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Xin Rong Ji tops crowd-sourced review website Dianping’s list of the best restaurants in China. That’s right, the upscale Cantonese joint was voted the most popular in the whole country, not just Shanghai. Cantonese is the favorite Chinese cuisine of many diners the world over due to its high availability and approachable flavors. At Xin Rong Ji, dim sum-style Cantonese is married with more local Zhejiangese dishes for a culinary experience you’re not likely to get anywhere else. Try the black and gold liusha bao for a dish that’s as beautiful as it is delicious.

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Sun - Sat:
11:00 am - 2:00 pm
Sun - Sat:
5:00 pm - 9:00 pm

Duo Jie La

Restaurant, Chinese, $$$
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Are you a proud carnivore? Tibetan food is the Chinese regional cuisine for you. You’re unlikely to find simple pork or chicken dishes. Instead, expect rich goat, yak, and mutton. This unique cuisine combines elements of Yunnanese and Xinjiang with Indian and Nepalese influences. And luckily, you don’t have to climb to the top of Mount Everest to get the best. In Shanghai, Duo Jie La offers an authentic Tibetan dining experience with the heartiest meat and potatoes around.
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Pin Chuan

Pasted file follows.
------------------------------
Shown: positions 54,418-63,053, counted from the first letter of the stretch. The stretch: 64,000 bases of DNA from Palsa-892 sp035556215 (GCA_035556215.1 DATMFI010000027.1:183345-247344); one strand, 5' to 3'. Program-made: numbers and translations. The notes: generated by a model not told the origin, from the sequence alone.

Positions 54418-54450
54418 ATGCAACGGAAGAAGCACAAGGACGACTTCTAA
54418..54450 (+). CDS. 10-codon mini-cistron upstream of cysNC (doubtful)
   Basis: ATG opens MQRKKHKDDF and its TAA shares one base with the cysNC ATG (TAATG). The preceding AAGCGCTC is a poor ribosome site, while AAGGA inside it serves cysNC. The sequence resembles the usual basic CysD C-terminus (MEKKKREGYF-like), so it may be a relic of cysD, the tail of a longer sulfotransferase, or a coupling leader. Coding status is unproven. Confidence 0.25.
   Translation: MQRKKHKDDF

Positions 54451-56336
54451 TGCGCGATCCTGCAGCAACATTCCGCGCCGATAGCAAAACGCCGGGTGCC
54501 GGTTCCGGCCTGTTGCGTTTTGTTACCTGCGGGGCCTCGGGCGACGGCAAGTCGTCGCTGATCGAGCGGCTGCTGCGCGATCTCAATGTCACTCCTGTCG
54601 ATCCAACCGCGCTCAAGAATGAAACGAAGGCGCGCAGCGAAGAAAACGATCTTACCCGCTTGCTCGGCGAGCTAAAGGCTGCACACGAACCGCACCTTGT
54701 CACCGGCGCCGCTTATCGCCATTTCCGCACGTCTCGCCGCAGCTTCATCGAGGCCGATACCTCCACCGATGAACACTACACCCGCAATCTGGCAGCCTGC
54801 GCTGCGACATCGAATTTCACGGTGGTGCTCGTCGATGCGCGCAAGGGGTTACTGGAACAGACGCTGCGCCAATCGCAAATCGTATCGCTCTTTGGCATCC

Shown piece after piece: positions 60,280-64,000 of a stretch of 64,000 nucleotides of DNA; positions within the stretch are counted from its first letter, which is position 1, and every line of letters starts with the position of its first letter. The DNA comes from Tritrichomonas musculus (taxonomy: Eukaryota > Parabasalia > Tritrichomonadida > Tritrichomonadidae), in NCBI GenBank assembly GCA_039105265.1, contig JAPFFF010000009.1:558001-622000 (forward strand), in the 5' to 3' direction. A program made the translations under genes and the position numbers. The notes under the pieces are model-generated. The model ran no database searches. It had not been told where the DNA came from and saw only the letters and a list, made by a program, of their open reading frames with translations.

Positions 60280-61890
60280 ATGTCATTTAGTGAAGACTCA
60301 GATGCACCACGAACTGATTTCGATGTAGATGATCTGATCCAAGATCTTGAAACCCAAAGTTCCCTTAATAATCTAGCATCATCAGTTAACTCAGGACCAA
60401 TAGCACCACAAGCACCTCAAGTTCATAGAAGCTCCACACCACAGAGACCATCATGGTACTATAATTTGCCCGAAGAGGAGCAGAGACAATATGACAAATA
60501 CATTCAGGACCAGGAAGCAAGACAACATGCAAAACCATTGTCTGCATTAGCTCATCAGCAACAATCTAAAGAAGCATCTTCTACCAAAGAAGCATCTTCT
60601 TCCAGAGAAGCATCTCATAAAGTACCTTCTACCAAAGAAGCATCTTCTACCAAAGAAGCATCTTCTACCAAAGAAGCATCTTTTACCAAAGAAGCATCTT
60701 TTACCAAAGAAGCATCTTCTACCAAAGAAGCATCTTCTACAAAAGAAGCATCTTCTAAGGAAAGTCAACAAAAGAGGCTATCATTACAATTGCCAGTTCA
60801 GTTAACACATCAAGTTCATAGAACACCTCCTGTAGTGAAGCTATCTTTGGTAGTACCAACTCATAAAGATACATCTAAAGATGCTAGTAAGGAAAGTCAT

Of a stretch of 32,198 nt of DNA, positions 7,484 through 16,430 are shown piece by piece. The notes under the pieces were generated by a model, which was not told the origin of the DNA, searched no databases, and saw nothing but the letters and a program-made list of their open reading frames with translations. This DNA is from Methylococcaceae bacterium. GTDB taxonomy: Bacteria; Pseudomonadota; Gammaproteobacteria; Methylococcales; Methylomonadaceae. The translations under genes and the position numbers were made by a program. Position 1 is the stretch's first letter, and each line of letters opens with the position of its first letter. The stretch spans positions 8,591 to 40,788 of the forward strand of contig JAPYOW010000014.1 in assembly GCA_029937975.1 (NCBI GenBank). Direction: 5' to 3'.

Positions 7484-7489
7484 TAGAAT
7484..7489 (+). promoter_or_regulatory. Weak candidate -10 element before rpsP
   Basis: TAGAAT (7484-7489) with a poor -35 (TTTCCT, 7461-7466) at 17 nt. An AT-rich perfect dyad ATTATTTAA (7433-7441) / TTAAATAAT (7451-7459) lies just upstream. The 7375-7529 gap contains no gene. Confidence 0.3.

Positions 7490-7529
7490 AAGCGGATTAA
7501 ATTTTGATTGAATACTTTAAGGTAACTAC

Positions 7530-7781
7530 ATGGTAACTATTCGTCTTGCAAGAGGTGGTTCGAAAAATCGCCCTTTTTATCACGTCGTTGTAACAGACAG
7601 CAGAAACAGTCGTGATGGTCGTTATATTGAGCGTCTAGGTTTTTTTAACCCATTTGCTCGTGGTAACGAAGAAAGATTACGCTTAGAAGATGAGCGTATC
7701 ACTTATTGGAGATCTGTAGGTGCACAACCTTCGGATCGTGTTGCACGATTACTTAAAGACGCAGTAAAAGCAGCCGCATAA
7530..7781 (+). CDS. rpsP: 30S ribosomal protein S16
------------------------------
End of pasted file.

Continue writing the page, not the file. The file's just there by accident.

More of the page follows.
Restaurant, Chinese, $$$
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Sichuanese food is everywhere in Shanghai, but how do you know what’s authentic and what isn’t? The biggest indicators of a true Sichuanese dish are the burn-your-face-off red chili peppers and tingly numbing peppercorns. This cuisine does not shy away from bold flavors, so if your spicy tolerance is low, you might want to pass on this one. At Pin Chuan, the dishes are authentic yet toned down a bit to appeal to a more Western palate. Of course, you’re always welcome to invite the waitstaff to kick it up a notch.

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Hunan House

Restaurant, Chinese, none
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Equally spicy is Hunanese food, but where Sichuanese food is an oily spicy, Hunanese is a dry spicy. Ingredients and cooking styles are many and varied, from stewing and pot roasting to braising and smoking. One outstanding quality of the cuisine is its commitment to not letting the peppers obscure the freshness of the ingredients. Hunan House is run by the same woman behind Xujiahui favorite Cotton’s, Cotton Ding, who is from Hunan herself. With her, you know you’re getting quality in a cozy atmosphere, which is often lacking in other Hunan restaurants.

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Da Dong Roast Duck

Restaurant, Chinese, $$$
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No list of regional cuisines would be complete without the addition of Beijing roast duck (Peking duck). The dish encourages addiction from all who eat its thin, crispy, fragrant skin. Unfortunately, it’s hard to get the dish right, and outside of Beijing, it is too often relegated to halfhearted attempts that fall short of glory. Luckily, Da Dong Roast Duck is a roast duck institution that does the dish so well, you’ll be surprised they didn’t invent it. The chain is present throughout many Chinese cities, having originated in the homeland: Beijing.